Studies show that volunteering is good for our mental health. It’s known to decrease stress levels, anxiety, and depression, and boost self-confidence and overall life satisfaction. In mental health care settings, volunteering is also widely understood to be an effective way to improve client engagement as well, leading to better participation in meaningful activity, improved mood, and better quality of life.
Since 2014, residents in the Schizophrenia Recovery Program have had the opportunity to participate in a unique therapeutic group that’s all about volunteering.
Weekly meetings are a combination of “in-class” sessions that focus on skill-building and readiness, and supported excursions into the Ottawa community to pre-planned short-term group volunteering placements.
The goal is for the group to volunteer for two hours at three different locations during the ten-week session.
In past years, the group volunteered at the Ottawa Food Bank (both in the warehouse and the farm), Fletcher Wildlife Gardens, the Parkdale Food Centre, and the Ottawa Mission. During the pandemic, the group switched to virtual volunteering and made cat toys for local rescues and shelters.
Amanda Wannamaker is an occupational therapist at The Royal who co-leads the volunteer group along with her colleague Kathy Sager, a recreation therapist.
Last year Wannamaker reached out to Ottawa Community Housing (OCH), the largest social housing provider in Ottawa. The two groups banded together and built garden boxes at an OCH property to be used by the residents there. When it was completed, the OCH volunteers came to The Royal and together they built a bench with garden boxes for residents and families of the Recovery Program.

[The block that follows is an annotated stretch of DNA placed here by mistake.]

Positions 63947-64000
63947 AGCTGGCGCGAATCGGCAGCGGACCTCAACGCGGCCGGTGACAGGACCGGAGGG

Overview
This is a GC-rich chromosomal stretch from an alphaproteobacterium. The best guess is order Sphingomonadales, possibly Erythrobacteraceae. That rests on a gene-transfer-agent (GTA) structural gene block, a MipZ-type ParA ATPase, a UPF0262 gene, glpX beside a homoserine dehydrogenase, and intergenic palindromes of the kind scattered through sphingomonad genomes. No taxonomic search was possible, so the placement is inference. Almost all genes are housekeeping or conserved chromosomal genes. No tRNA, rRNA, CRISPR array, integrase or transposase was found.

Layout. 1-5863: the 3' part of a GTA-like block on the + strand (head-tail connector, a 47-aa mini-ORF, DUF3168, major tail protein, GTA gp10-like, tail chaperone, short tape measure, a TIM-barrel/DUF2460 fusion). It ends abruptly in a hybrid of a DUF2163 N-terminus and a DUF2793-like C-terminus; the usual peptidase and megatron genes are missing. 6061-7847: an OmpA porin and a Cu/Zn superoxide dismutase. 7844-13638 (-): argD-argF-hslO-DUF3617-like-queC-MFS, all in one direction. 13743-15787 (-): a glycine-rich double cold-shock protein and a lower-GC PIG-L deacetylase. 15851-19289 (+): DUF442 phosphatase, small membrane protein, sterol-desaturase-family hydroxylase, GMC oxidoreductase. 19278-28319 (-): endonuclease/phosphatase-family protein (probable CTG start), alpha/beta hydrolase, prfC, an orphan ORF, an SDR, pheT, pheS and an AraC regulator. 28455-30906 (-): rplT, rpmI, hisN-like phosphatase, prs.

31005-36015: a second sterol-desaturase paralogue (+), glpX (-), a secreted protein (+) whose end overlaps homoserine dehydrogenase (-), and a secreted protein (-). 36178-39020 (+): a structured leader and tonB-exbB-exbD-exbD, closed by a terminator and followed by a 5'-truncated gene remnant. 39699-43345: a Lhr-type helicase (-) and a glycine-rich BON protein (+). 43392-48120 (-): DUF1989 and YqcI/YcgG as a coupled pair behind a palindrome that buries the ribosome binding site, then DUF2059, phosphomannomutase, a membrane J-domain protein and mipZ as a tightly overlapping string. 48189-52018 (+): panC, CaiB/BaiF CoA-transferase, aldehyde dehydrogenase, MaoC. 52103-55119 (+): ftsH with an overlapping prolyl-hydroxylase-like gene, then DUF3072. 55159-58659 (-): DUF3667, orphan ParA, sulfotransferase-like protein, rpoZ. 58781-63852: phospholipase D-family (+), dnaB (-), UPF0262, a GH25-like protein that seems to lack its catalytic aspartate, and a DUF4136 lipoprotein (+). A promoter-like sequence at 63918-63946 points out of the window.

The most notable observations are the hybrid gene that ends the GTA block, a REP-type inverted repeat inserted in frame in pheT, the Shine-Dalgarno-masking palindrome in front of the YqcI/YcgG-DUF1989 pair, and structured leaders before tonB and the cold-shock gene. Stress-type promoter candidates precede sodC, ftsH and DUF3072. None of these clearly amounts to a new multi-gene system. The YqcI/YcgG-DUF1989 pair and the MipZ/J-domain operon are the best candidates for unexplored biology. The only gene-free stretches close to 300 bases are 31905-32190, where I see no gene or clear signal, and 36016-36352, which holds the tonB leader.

“The clients who helped with that actually got to create something permanent and beautiful, but they also got to contribute to the community,” reflects Wannamaker. “That’s a really nice kind of partnership.”
The experience was so encouraging that the two organizations are planning a second round of similar building projects to take place this year.
Wannamaker and Sager have received positive feedback from their clients about the experience. “While volunteering I learned that I could fend for myself in a work environment. This group gave me hope,” wrote one of the clients in the group.
Volunteering gives back what schizophrenia takes away
Whether it’s returning to school or work, or maintaining an improved self-care or activity level on a daily basis, the Recovery Program works with clients who are trying to boost their independent living skills and re-engage in meaningful activities.
The Recovery Program volunteer group fosters those goals by helping clients identify their strengths and build confidence, which can be an especially important part of the recovery journey.
“People in the Recovery Program often come in with big life goals like returning to independent living, work or school, but that piece in between can be very difficult for people,” explains Wannamaker.
“One of the most difficult parts of recovery for many of our clients is managing negative symptoms, which is what's taken away from people – their motivation, their initiation, their joy in doing things. Through meaningful activity we can start restarting their life roles, but also start overcoming some of the negative symptoms of schizophrenia in a supportive environment.”
When volunteer group comes to an end, the participants receive a certificate with a tally of their volunteer hours. In the final in-class session, they are encouraged to reflect on their volunteer experience – what they learned, what went well, what they can bring forward.
“That confidence piece is often what comes out of that reflection,” says Wannamaker. “People have a better sense of who they are after volunteer group.”